Hot, Holy & Humorous

A Wife’s Insecurities, A Husband’s Response


I’m thrilled to welcome another male marriage blogger to my site. Justin is the husband-half of the Do Not Disturb blog. I love how he and Megan address biblical aspects of sexuality and God’s blessing of intimacy for marriage. If you haven’t been over to their blog, check it out.

Without further ado, here’s Justin!

When J wrote and asked me what husbands would like wives to know about sexuality in marriage, the first thing that came to mind was . . .


My guess is, just about every woman on the planet wrestles through insecurities at some level. When not dealt with, these insecurities have the ability to cause tremendous emotional pain. They cause doubts. Frustration. Self-pity. They may even cause financial ruin by trying to ‘cover them up.’ Give an insecurity time to root itself deep enough, and it has the potential to cause a great deal of harm within a marriage relationship.

What is it your husband wants you, his bride, to know? He wants you to know you don’t need to be insecure. He wants you to believe him when he tells you you’re beautiful. Most specifically, he wants you to know that even if he doesn’t always communicate it well, he loves everything about you!

While there may be dozens of insecurities women experience throughout their lifetime, my experience in marriage has led me to believe that there are three specific areas in which women struggle the most.

1)       Insecurities about personality

In my own marriage, I’ve discovered that women are . . . how do I say this nicely . . . emotional beings. By that, I mean women have different sensitivities than men. I distinctly remember an evening years ago where Megan came to me sometime after dinner and said, “I’m going to go into our room and cry for a while.”

“Have I done anything wrong?”
“No, no, I just need to cry.”
“Has anybody else hurt you in some way?”
“No. I just need some time alone. Some time to cry.”

I was confused. Maybe even a little distressed. It didn’t make any sense, whatsoever. Ten minutes later, I walked in to check on her. She asked for a few more minutes to be by herself. Suddenly, just like that, she was finished and back to ‘normal.’

This situation isn’t typical in our household. It only happened one time in twelve years. But that situation, as well as others, has shown me that women express their emotions much differently than men. When experiencing those moments, you may ask yourself questions such as:

“Does my husband really love me for who I am?”
“Can he really stand to be with me?”
“What in the world does he find attractive about me? I’m a mess!”

Well, your husband wants you to know that yes, he truly loves you despite how you feel about your personality. He may not always understand your emotions. He may not know how to respond or communicate in every situation. But he completely loves and accepts you for who you are. You can be the person God created you to be. Be yourself, and don’t second-guess your husband’s love.

Another area of insecurities women struggle with are . . .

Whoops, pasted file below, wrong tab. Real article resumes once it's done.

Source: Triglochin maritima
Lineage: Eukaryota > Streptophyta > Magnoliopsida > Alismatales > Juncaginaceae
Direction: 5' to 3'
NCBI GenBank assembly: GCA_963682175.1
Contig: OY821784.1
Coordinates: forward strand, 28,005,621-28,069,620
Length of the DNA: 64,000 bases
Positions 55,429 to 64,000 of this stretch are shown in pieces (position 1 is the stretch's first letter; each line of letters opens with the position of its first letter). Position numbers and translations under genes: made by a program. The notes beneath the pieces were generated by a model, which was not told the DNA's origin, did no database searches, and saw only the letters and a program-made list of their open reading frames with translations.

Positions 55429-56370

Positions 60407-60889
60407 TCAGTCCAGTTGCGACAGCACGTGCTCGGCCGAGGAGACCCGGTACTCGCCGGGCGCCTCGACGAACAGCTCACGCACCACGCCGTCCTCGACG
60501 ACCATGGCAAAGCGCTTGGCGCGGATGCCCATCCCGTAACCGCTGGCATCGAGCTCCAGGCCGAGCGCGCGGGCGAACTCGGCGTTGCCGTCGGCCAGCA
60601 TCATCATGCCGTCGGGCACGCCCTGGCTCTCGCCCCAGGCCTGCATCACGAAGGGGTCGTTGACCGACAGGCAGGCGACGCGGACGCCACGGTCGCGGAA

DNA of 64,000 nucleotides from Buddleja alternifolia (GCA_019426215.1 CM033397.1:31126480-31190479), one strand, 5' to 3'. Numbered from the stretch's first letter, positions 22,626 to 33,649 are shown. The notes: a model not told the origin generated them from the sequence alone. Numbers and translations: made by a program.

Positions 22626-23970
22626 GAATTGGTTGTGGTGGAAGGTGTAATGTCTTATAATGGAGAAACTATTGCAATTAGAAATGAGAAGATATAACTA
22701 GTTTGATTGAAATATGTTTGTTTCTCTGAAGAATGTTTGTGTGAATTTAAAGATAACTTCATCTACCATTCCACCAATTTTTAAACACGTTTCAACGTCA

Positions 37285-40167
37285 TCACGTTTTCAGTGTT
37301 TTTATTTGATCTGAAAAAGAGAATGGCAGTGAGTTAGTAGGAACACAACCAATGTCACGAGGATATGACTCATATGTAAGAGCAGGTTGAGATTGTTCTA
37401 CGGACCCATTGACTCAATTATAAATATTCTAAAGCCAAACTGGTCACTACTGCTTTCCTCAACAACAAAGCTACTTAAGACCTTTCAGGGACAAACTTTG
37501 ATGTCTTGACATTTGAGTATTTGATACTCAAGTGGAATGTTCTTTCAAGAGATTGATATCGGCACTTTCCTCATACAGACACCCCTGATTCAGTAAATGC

2)     Insecurities about appearance

Make up. Diet. Exercise. Hair Color. Smooth legs. Maybe even Botox. And the ultimate clothing question: “Does this outfit make me look fat?”

You care a great deal about your appearance. And as you get a little bit older, you find that no matter how hard you exercise or how well you diet, some lines, wrinkles and other areas of personal image just don’t look the way they used to. You begin to wonder if your husband truly finds you beautiful. You see other women and think to yourself:

“I wish I could be as beautiful as her, she’s gorgeous.”
“Maybe this new make-up will help me look and feel young again.”
“No chance I’m ever wearing that outfit again. It definitely makes me look fat.”

If your husband could put it to words, he would respond to each of these statements by saying:

“You’ve grown more beautiful the longer we’ve been together.”
“Some of my favorite moments with you are when you’re not wearing any make-up.”
“I don’t care what you wear. I just like looking at and being with you.”

In short, your husband wishes to tell you that you don’t need to question your appearance. You don’t need to doubt your beauty. You don’t need to compare yourself to others. He loves you and he doesn’t ever want you to be insecure about how you look. Even more than this, your husband desires you to rid yourself of any . . .

3)     Insecurities about sex

Remember your first sexual experience with your husband? My guess is you were a bit anxious. Maybe even terrified. You were completely naked, 100% vulnerable for the very first time. You were going to avail everything about your body to him.

Due to some insecurities about your body and how well you may ‘perform,’ you may have asked for some ground rules. You wanted the lights out, or at least very dim. You didn’t want to be too adventurous, because you didn’t want him to truly ‘see’ everything.

In time, he grew in his desire to know you even more intimately. He wasn’t afraid to have more light. He wasn’t afraid to shed the covers and see all of you. He may have grown in his desire to see (maybe even taste!) your body in the most intimate ways. Suddenly, you’re left having to make a decision:

“Am I really ready to avail all of myself?”
“Am I ready to trust that I am not just pleasing my husband, but that I myself am pleasing to him?”
“Am I really ready to be fully known in this way?”

For those who don’t know me, the tagline on our blog is, “Freedom may be found behind closed doors.” Think about that for just a minute. Freedom-may-be-found-behind-closed-doors.

Are there any insecurities, any at all that are preventing you from full freedom in the bedroom?